So much of movie magic these days is green screen and CGI — the work of animators and special effects artists. Given the fakery we’ve come to expect, when a movie comes along that pulls off some spectacular visuals on-set without a lot of post-production tweaking, that kind of movie magic makes us take notice. The latest wowing practical stunt: “Furious 7.” The “Fast and Furious” franchise has always made its mark with impressive action sequences done practically. If the seventh installment was trying to top the previous six in that department, it succeeded. This time featuring Dominic Toretto and his team drive skydiving cars out of a plane. To shoot the critical scene, the “Furious 7” stunt team actually dropped real live cars out of an airplane. Aerial cameramen followed the jump, doving with their own parachutes. The cars dropped first from an altitude of 12,000 feet in Colorado mountains, »
- Emily Rome
Debuting appropriately on Easter Sunday on NBC, the latest Bible-based epic from Mark Burnett and Roma Downey will face a very busy April 5 with the return of Mad Men on AMC, the debut of Wolf Hall on PBS and the premiere of its own lead-out American Odyssey, and of course ABC’s annual broadcast of The Ten Commandments among others. But, as my video review above says, the 12-part A.D. The Bible Continues is a sophisticated and layered series that can more than hold its… »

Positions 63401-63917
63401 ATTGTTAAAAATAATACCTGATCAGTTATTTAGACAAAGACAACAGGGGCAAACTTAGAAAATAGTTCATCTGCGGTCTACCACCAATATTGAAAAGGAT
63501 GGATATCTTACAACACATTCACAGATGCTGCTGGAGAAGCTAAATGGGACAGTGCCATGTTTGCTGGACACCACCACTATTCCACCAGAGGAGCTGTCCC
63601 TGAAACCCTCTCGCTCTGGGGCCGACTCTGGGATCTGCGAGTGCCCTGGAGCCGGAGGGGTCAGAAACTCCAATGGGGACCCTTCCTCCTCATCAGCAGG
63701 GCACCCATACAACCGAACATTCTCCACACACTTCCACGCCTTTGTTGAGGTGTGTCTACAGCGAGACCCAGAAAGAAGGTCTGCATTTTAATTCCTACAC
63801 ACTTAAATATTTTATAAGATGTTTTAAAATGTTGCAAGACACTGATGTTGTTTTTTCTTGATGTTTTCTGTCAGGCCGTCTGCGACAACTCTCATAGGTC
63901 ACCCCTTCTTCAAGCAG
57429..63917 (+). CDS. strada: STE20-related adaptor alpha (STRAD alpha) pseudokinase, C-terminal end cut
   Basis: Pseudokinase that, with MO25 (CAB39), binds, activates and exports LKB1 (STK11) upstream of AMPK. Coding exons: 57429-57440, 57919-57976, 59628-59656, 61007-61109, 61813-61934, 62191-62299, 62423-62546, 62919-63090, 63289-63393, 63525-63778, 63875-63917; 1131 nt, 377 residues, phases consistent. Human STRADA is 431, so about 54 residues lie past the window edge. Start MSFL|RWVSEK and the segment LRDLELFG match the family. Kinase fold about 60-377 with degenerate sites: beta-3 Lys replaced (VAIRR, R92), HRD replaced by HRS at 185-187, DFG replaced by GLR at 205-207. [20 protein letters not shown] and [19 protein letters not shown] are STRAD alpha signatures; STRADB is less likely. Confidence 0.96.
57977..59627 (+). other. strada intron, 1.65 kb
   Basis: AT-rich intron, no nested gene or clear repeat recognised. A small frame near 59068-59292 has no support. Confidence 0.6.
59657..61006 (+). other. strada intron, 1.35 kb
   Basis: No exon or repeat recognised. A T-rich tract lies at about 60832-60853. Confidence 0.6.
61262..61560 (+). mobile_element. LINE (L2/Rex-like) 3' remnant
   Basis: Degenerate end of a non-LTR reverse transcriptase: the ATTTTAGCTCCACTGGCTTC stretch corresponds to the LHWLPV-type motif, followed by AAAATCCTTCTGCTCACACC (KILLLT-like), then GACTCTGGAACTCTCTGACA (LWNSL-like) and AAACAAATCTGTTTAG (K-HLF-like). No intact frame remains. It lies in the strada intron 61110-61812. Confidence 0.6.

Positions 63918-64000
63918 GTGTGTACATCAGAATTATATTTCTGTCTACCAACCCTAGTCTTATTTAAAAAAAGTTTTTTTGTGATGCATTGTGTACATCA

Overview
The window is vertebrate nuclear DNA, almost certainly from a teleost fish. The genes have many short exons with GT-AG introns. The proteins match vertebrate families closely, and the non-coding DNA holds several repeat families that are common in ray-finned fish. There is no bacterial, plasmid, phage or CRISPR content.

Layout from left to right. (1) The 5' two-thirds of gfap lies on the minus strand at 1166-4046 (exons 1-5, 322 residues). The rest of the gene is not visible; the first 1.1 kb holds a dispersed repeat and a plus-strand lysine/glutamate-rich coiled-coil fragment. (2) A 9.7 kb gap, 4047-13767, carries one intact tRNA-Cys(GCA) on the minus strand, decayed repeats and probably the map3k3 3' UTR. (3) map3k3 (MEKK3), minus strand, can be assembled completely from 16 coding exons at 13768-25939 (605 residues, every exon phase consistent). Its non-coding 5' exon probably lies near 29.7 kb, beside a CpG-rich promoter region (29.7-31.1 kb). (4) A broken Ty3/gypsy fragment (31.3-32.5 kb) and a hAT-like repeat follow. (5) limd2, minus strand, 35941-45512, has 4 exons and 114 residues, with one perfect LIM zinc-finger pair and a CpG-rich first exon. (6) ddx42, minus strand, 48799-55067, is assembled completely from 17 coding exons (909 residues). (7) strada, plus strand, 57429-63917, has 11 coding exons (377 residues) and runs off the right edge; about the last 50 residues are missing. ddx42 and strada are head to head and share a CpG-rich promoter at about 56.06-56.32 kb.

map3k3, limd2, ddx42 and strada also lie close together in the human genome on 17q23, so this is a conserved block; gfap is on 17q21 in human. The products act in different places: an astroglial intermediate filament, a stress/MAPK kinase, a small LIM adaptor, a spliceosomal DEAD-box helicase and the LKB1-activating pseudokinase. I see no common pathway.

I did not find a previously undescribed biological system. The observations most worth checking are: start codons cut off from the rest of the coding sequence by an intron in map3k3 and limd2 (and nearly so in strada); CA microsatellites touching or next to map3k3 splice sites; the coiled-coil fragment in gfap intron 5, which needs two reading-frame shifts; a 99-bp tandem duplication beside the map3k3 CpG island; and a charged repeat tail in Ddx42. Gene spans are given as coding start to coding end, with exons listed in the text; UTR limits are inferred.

By Lee Pfeiffer
Those of us of a certain age will recall that, while kooky religious cults have always been part of the American experience, in the mid-to-late 1970s there seemed to go through a boom period. Seemingly every week a new fringe fad movement would emerge, many of which were steeped in inexplicable psycho-babble about helping adherents "find oneself" and enrich their "inner beings". During this period I was approached in a Jersey City bowling alley, of all places, by a card-carrying member of one such cult/religion, the name of which I have happily forgotten. Upon being asked to sign up for the movement, I decided to conduct a bit of an experiment to prove a point to my girlfriend (now wife): that the gullible people associated with these groups are just vulnerable souls who can be easily manipulated by virtually any person possessed with a modicum of self-assurance, »
- firstname.lastname@example.org (Cinema Retro)
Is Hollywood making room for Jesus? Everyone at Monday night’s Los Angeles premiere of Pure Flix’s “Do You Believe?” at the ArcLight seemed to hope so.
Lee Majors (“The Six Million Dollar Man,” “The Big Valley”), who plays J.D. in the theological film, thinks the incredible success of Pure Flix’s last film forecasts more religious projects. “There’s a hunger and a thirst for this kind of film in Middle America, as ‘God’s Not Dead’ proved with a million-dollar budget (from which) it made $62 million. I think Hollywood is going to look at (the topic) more closely, and I don’t know why they don’t do more,” Majors reasoned.
Cybill Shepherd, who plays Teri in the film, echoed Majors’ pro-faith sentiments. “In old-time Hollywood, they used to do faith-based movies all the time,” Shepherd said. “’The Ten Commandments’ was the first movie my parents took me to. »
- Marianne Zumberge